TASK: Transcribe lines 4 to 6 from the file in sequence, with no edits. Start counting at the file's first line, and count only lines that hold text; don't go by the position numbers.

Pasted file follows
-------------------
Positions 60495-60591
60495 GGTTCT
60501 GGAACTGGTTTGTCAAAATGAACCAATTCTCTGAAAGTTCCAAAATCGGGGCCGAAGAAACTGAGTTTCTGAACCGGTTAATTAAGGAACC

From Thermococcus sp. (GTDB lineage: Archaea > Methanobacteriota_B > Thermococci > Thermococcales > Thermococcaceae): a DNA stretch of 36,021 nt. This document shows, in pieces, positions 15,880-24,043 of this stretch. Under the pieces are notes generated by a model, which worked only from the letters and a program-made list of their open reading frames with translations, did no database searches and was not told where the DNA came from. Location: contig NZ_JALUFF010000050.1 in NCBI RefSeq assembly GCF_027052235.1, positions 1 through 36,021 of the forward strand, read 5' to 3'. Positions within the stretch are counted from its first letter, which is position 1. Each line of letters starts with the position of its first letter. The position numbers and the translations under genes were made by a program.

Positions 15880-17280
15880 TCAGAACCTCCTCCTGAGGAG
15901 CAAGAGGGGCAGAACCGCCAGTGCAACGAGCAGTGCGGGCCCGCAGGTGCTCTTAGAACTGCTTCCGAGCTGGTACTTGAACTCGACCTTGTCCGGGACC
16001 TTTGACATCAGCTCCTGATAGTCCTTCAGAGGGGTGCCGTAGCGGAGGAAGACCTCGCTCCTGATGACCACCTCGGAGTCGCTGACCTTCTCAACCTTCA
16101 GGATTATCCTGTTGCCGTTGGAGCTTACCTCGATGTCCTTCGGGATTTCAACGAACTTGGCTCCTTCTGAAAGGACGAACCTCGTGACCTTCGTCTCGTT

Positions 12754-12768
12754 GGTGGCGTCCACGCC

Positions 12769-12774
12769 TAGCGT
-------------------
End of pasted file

From Thermococcus sp. (GTDB lineage: Archaea > Methanobacteriota_B > Thermococci > Thermococcales > Thermococcaceae): a DNA stretch of 36,021 nt. This document shows, in pieces, positions 15,880-24,043 of this stretch. Under the pieces are notes generated by a model, which worked only from the letters and a program-made list of their open reading frames with translations, did no database searches and was not told where the DNA came from. Location: contig NZ_JALUFF010000050.1 in NCBI RefSeq assembly GCF_027052235.1, positions 1 through 36,021 of the forward strand, read 5' to 3'. Positions within the stretch are counted from its first letter, which is position 1. Each line of letters starts with the position of its first letter. The position numbers and the translations under genes were made by a program.

Positions 15880-17280
15880 TCAGAACCTCCTCCTGAGGAG